“It makes you want to watch more,” Aliyah said. “[Seeing them] painting their face in the best way possible makes you want to sit down with a cup of coffee and watch them do their work.” When Davis is not experimenting and creating different makeup looks or working on photography, they can be found writing in their journal, filming videos or participating in student organizations, like the Black Student Assembly’s Creative Experience, all of which are key passions in their life. “There are a lot of really helpful resources on there for learning the basics of filming and editing. Every time I’m not too sure about something, I just look up a YouTube tutorial, and those definitely help out a lot,” Davis said. “For makeup, I’d say you’ve just got to practice a lot. So I would literally just do makeup at like 3 in the morning.” Glam, glitter and bold lashes — since the first moment makeup artist and photographer Avery Davis laid eyes on the dramatic painted faces and elongated winged eyeliner integral to drag queen makeup, they have always been attracted to a bold and colorful aesthetic. From both their professional work and personal creative endeavors on YouTube and Instagram, Davis is an icon on campus known for their dark and beautiful works of art, be it through makeup or photography. In the beginning stages of their makeup journey, Davis said that their favorite beauty influencer was Michelle Phan, a pioneer of the YouTube beauty community, who arguably invented the concept of a beauty guru. Some of their favorite content creators on the YouTube platform include Jackie Aina and Miles Jai, both of whom are YouTubers who produce videos, such as wig reviews and foundation range tests, that cater specifically to the Black community’s experience in beauty. Their makeup rates range from $45 to $60, totaling $80 to $100 if a photoshoot is included, Davis said. When Davis first began delving into makeup, Davis’ family and friends were greatly supportive of their interest in the art form and their self-starter attitude. Gaining rising popularity on their YouTube channel, Davis also eagerly shares their enthusiasm for makeup artistry online through storytimes and “Get Ready With Me” style videos. One of Davis’ goals as an influencer is to be an active role model, encouraging others to disregard hateful opinions and freely express themselves. Photo courtesy of Avery Davis Davis’ self-confidence has allowed them to pursue bold and transformative looks, featuring dramatic eyelashes, reflective glitter and colorful rhinestones. Some of these looks include drag and pride makeup, and tutorials for them can be found on Davis’ YouTube channel. Davis said they are interested in pursuing YouTube as a career if it takes off in the future, but as of now, they use it as a creative outlet to share their passion for makeup and explore content creation. Described by USC alumna Kenya Aliyah, a close friend of Davis, their YouTube videos are almost like ASMR. Their online presence on Instagram and YouTube has also been met with positive engagement, and Davis hopes to grow their following to be an inspiration for more makeup enthusiasts. Aliyah, who has modeled for Davis several times, described the photoshoot process as very professional, yet fun and collaborative. Though Aliyah was new to modeling when she worked with Davis for the first time, they shared creative freedom in order for Davis’ characteristic dark and beautiful aesthetic to shine through. “Sometimes I’ll be like, ‘I want something really smoky,’ or ‘I want the base makeup and face to look really shiny,’ and just go off of that,” Davis said. “But I don’t have a set goal or look in mind.” “I did experience having some people who would make unnecessary comments when I was in high school, but also, I didn’t really care, so I was like, ‘Oh, OK,’” Davis said. “But I was also reaching a place where I … stopped listening and caring about what other people think.” When creating looks, Davis normally waits for some inspiration or chooses to highlight a certain facial feature such as a cut crease eyeshadow look or a glossy lip. “I have a couple goals. One of them would be to almost be on the same level as Pat McGrath [self-made billionare], where it’s like I’m able to participate in runway makeup,” they said. “And even just having a makeup look get published by a really highly established publication … or to just be published in a Hollywood publication — that would be really nice.” One of Davis’ favorite looks is more avant garde. “Most times I’ll let them take creative freedom because I really trust their judgment,” Evins said. “All issues always come out really amazing, so I plan to just let them do their thing and like come up with their own ideas, because it never fails, honestly.” For aspiring makeup artists and beginner photographers, Davis recommends checking out YouTube. “I don’t have an audience yet, and [it’s] just people commenting so that’s nice,” Davis said. As a professional, one of Davis’ most memorable jobs was doing makeup for UMI for her music video, “High School,” released in 2019. For those interested in hiring Davis for freelance makeup and photography work, Davis said they are flexible with monetizing their creativity, prioritizing the art form itself. A senior majoring in cinema and media studies, Davis serves and centers bold and daring looks on their Instagram, @stayservinglooks. Davis grew up in Compton and has been practicing makeup for about six years. Like many aspiring makeup artists, their journey began out of simple curiosity coupled with the need for a creative outlet to balance the stress of school and express their sense of identity. “I have no brows, and it’s more of a blue look. And I just really like that one because I think my eyeliner looked really good that day,” Davis said, laughing. “It was easier for my family to support me because like all of the makeup I had, I bought myself,” Davis said. Discovering popular beauty gurus on YouTube to learn skills and find inspiration helped Davis gain increasing confidence in their makeup looks. They later decided to dive into the field of photography to capture and share the beauty of their makeup artistry. Branching off into photography inspired Davis to practice professionally and help others in the creative process of sharing their art. USC alumna Ryan Evins has also worked with Davis on album art for her music career and is eager to keep working with them in the future. “[Davis’ aesthetic] is bold and colorful and has a message behind it — something that you’ve never seen before,” Giná said. “[There’s an] idea and thought behind it, like [each photo] based on the persona that they’re trying to recreate. They love glam, they love lashes, they love glitter, so they’re very expressive.” A future project Davis has in mind is with USC alumna Tiah Giná in a futuristic Afro-centric photoshoot. According to Giná, Davis’ strong suit is their expressiveness and boldness with painting colors and shapes on the face. “I feel like the beauty of the muse and the photograph [always shines in] every photo I see,” Aliyah said. “I feel like you can really see the person and there’s always like a story behind it.” Despite the familial support and online encouragement of their 1,501 followers on Instagram, Davis has also encountered some negativity along the way, but it has failed to faze them.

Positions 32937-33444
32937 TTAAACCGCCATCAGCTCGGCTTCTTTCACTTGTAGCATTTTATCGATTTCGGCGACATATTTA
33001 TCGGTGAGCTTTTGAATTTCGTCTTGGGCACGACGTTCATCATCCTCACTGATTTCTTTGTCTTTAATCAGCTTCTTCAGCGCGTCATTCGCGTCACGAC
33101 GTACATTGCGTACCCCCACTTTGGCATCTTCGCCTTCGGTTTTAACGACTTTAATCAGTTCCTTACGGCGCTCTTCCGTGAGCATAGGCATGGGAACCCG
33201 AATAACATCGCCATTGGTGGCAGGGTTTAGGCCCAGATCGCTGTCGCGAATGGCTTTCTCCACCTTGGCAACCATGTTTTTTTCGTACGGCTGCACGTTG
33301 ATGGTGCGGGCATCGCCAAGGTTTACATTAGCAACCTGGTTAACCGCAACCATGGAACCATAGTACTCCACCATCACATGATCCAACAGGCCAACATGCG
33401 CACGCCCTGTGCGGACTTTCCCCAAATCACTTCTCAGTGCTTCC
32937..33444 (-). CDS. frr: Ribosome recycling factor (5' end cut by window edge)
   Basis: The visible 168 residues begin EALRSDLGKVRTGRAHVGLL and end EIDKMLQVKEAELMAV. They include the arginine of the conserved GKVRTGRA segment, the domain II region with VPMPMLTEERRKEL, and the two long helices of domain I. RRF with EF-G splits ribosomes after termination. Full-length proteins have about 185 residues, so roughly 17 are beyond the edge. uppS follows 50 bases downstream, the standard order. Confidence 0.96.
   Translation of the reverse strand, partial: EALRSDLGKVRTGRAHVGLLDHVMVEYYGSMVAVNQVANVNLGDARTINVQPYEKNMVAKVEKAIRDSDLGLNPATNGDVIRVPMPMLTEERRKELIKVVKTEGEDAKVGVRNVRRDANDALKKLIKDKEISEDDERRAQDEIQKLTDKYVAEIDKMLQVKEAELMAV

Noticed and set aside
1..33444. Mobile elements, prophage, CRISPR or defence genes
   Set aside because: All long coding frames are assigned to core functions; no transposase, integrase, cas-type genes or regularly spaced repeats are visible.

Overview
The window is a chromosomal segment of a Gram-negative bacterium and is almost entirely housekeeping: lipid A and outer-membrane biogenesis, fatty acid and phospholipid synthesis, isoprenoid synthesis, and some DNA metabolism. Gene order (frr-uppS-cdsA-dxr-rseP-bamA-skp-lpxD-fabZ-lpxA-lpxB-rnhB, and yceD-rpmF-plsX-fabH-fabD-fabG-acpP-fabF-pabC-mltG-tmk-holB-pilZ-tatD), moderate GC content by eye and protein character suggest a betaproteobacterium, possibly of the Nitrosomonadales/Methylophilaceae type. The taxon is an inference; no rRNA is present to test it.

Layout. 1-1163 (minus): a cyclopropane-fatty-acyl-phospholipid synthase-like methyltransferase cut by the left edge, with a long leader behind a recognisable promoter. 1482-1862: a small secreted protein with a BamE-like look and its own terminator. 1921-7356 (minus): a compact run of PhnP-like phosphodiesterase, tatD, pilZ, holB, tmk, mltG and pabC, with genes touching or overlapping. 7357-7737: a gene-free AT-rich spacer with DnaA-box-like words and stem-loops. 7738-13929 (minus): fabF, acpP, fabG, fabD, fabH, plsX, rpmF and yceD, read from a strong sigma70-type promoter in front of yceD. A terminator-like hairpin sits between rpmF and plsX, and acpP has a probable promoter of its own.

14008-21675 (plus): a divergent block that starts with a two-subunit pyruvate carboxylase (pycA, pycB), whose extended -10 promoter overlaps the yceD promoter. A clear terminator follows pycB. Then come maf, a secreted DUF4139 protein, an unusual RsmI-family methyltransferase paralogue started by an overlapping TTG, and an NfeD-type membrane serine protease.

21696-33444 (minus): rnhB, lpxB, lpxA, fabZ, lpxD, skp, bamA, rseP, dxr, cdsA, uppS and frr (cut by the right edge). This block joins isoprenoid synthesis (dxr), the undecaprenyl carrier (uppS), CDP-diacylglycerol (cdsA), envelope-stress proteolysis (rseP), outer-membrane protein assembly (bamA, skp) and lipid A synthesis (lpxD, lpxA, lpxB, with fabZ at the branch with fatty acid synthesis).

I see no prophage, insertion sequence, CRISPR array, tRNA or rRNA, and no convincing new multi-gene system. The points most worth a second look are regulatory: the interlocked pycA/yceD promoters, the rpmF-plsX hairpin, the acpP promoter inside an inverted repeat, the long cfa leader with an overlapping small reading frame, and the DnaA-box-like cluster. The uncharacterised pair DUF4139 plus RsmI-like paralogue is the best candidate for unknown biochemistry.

Facebook Twitter Google+ Published on September 26, 2015 at 5:19 pm Contact Matt: email@example.com | @matt_schneidman Scott Shafer hopes to get freshman quarterback Eric Dungey back in the beginning or middle of the upcoming week, the head coach said following Syracuse’s 34-24 loss to No. 8 LSU (3-0, 2-0 Southeastern) on Saturday.In Dungey’s place, sophomore walk-on Zack Mahoney went 16-of-38 for 154 yards passing and three touchdowns. He did throw an interception and fumbled on the first drive after being sacked, but his second-half performance allowed SU (3-1, 1-0 Atlantic Coast) to stay within striking distance until late in the fourth.The freshman, who suffered an upper-body injury after a helmet-to-helmet hit from Central Michigan defensive lineman Mitch Stanitzek, will be evaluated again tomorrow.“I can tell you he’s doing well,” Shafer said. “Hopefully we get Eric back here pretty quick, we’ll follow the whole protocol and make sure he’s in good shape.”Shafer added it’s going to take a few days to be sure Dungey is ready to return, but Syracuse’s bye week certainly doesn’t hurt. The Orange returns to action against South Florida on Oct. 10 in Tampa, Florida.AdvertisementThis is placeholder text Comments